'A march was made to the Co'iz -y
jail The sheriff announces a it ahr
men wanted we"' nit th--re .:: d -
lowed committees se'.-i.l *y ''
moo to search the prison. T:.e ne
groes could not ',e found. but stiil
they could not be sac'.ed. .
'They battered at the jail door with
a steel rail until an officer fire i a
blank shot into the ground In frout
of them. A committee annon..d
the negroes were not in the jaal and
-finally the mob moved away.
It developed that deputy sher'ffr
had taken the negroes out if the
city in automobiles and a repor' iy
wire says they passed through For t
Worth en route to Weatherford, Tex
The mob announced plans to board
a train and pursue the automobiles.
and while they were at the sta
tion making such arrangements a
report was started that one or the
negroes wanted was In the City Hal
lock-up- Then the thousands of men
went to that place. but did not find
the negro. By that time It was late
in the afternoon and the mob dis
Suicide's Queer Request.
That he be buried with hIs heard
six Inches lower than his feet u as
the single request left in a note by
Richard Boward, prominent among
farmers living near Owensboro, Ky..
when he ended his life with stry
chnine Friday. He said he was tired
Negro is Sentenced.
Henr" Poe. a negro who was con
victed Tuesday at Hot Springs. Ark.,
of assaulting a 10-year-old white girl
of that city, has been sentenced to be
hanged April 1.
"SHE RUIND MY HOME"
A YOUNG WOMAN MURDERED BY
A MARRIED MAN.
Tragedy Was Enacted Under Brigh..t
Arc Light in the Residential Dis
tUict of Louisville, Ky.
At Louisville. Ky.. Arthur Miles. a
married man. Wednesday night, shot
and instantly killed Bessie Stiff. aged
24. under a bright arc light in the
residence district of that city and
then engaged in a duel with two
policemen, who had been attracted
by the shots. making his escape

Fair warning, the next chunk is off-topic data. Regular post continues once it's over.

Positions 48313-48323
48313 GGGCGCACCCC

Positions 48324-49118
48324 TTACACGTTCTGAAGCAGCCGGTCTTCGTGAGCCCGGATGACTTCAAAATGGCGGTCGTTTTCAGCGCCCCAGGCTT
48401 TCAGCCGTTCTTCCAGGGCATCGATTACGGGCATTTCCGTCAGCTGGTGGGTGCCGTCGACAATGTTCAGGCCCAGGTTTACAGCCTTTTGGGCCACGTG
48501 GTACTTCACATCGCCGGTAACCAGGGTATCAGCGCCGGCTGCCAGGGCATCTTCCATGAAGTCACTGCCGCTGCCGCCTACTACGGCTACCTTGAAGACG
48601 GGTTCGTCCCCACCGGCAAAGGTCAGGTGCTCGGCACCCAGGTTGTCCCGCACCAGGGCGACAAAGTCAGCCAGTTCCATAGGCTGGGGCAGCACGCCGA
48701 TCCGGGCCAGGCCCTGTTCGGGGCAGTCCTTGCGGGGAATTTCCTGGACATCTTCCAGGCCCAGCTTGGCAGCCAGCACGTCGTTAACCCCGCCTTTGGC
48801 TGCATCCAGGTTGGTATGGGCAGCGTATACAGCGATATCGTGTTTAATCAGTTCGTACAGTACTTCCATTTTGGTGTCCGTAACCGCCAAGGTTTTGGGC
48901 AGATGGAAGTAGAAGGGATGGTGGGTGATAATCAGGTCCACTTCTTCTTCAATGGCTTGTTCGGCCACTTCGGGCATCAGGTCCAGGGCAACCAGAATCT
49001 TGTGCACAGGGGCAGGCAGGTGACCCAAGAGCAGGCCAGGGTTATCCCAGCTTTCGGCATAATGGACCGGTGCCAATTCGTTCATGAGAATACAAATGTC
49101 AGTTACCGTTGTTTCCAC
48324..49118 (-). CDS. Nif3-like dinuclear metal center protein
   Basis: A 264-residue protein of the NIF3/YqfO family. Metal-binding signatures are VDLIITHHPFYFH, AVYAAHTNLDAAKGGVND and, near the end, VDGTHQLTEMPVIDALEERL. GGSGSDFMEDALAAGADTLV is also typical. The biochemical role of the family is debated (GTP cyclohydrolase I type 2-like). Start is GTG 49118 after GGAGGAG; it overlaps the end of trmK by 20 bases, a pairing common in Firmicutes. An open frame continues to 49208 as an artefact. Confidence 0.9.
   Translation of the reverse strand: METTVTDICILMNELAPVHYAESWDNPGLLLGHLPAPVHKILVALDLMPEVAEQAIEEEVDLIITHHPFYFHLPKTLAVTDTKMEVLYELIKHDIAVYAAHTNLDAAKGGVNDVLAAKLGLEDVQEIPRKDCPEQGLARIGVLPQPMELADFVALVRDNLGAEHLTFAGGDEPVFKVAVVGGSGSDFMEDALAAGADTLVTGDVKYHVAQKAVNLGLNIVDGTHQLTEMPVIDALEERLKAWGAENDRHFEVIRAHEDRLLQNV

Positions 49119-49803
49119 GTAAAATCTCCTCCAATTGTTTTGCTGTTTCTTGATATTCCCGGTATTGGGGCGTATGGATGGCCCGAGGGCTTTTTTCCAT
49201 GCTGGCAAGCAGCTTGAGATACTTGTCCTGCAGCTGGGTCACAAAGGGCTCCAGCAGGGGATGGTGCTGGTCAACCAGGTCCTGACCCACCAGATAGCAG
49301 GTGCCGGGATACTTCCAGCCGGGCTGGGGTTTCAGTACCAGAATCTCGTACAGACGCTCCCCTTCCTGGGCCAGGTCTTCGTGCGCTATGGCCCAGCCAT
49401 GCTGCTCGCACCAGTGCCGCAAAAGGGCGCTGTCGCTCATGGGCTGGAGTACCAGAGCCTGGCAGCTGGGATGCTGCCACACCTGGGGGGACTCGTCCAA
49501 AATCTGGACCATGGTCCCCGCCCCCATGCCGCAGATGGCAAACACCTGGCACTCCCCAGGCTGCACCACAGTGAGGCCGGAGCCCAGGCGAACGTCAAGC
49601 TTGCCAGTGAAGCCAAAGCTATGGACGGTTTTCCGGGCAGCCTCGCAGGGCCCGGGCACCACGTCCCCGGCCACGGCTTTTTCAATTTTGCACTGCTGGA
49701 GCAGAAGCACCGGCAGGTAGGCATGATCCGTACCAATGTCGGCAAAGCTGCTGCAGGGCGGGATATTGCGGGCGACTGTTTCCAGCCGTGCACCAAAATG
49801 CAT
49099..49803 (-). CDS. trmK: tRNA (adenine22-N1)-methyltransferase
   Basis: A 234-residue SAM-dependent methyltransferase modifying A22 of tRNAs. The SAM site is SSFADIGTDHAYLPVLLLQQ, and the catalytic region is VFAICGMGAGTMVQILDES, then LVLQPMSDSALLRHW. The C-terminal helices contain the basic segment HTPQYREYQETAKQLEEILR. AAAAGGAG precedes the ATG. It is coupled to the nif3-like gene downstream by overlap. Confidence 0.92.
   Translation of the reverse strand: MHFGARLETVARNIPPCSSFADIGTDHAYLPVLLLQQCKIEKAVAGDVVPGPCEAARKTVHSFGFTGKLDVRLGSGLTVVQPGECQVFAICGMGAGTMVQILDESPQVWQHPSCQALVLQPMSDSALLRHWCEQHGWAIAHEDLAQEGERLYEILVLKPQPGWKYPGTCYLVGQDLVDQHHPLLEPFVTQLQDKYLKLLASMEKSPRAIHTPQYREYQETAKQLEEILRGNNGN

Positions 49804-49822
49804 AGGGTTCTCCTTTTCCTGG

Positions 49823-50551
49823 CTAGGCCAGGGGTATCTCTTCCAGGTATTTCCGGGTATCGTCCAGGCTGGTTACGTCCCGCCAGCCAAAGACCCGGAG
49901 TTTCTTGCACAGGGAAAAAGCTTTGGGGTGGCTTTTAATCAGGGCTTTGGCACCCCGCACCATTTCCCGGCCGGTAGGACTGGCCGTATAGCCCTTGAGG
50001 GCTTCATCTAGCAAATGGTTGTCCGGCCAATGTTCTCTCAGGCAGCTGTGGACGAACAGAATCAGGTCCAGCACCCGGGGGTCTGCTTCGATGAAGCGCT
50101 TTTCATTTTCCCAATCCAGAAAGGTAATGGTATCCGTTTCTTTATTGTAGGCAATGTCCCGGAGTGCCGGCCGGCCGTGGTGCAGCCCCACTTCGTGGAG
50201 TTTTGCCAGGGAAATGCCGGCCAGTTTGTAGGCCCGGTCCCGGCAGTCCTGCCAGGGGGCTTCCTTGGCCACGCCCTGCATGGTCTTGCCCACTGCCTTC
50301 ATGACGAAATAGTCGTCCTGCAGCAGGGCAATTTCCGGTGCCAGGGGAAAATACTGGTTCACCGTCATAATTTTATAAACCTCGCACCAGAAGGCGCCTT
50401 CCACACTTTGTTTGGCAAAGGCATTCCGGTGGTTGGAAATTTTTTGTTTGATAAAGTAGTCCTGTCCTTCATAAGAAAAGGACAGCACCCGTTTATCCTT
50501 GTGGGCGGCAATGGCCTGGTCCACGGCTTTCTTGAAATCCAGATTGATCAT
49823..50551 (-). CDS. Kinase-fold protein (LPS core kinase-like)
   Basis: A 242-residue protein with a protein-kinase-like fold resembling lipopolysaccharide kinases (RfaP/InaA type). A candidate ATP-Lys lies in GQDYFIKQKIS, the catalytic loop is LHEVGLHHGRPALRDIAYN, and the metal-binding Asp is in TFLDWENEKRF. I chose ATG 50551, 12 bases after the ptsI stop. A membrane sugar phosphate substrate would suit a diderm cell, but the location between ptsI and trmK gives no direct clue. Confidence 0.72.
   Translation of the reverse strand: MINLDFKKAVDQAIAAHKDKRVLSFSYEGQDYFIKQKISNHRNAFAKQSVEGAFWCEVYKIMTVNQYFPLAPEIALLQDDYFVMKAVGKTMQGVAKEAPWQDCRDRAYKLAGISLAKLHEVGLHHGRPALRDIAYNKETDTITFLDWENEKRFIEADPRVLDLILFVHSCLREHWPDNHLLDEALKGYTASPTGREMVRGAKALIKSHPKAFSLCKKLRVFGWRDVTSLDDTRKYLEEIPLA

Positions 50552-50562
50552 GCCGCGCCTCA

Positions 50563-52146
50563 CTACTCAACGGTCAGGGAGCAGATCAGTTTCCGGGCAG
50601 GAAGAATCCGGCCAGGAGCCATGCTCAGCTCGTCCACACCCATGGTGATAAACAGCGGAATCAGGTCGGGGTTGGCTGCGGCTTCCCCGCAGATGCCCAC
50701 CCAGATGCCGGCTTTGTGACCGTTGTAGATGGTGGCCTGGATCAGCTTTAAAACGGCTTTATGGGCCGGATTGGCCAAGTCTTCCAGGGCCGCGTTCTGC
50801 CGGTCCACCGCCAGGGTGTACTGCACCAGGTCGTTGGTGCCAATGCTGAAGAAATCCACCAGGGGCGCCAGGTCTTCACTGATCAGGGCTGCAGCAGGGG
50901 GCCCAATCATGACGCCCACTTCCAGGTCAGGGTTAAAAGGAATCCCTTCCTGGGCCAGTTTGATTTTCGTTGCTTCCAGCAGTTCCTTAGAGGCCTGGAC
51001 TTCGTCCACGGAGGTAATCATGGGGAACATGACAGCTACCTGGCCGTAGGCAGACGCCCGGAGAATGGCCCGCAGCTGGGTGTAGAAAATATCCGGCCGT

only to be arrested at the depot as
he was about to board a train.
Miles' personal appearance at the
depot excited the suspicion of police
men. He was intoxicated and his
clothing was covered with mud. He
had a number of cartridges in his
hand and a revolver In his pocket
when examined, which gave the odor
of having been recently discharged.
He was take% to the stat!on and
held for drunkenness and carrying
It was not until the brother of
the dead woman told of an affair
between his sister and the prisoner
that Miles was connected with the
booting. Then, though the fact that
the woman bad died was withheld
from him. he made a confession.
aying they had met on the street
"She ruined my home," he said.
'and when she wanted my wife to
eave town and made ugly remarks
about her. I shot her. I don't know
hat happened after that."
Miles' w!fe. it is said, has been
1iving at Erin. Tenn. He came to
r.ousville Tuesday. He had been
=mployed as a shipping clerk in a
actory therv. The dead girl stayed
it her sister's home, where she told
hem she was married. Miles, it is
;aid. has been posing as her hus
tan Who Slayed Wife in New York
Located in Mobile.
Julius Venner, alias Alexander
Clein. alias Johnson. was positively
dentified in Mobile. Ala.. as August
Peterson. who is alleged to have
nurdered his wife. Sophie Peterson.
n a tenement house in New York
n February 7 last. and concealed
he body un4er the floor of the
lace. "he identification was made
>y Johnson. a brother of the woman.
ho arrived at Mobile Thursday
norning, accompantO by Police Ser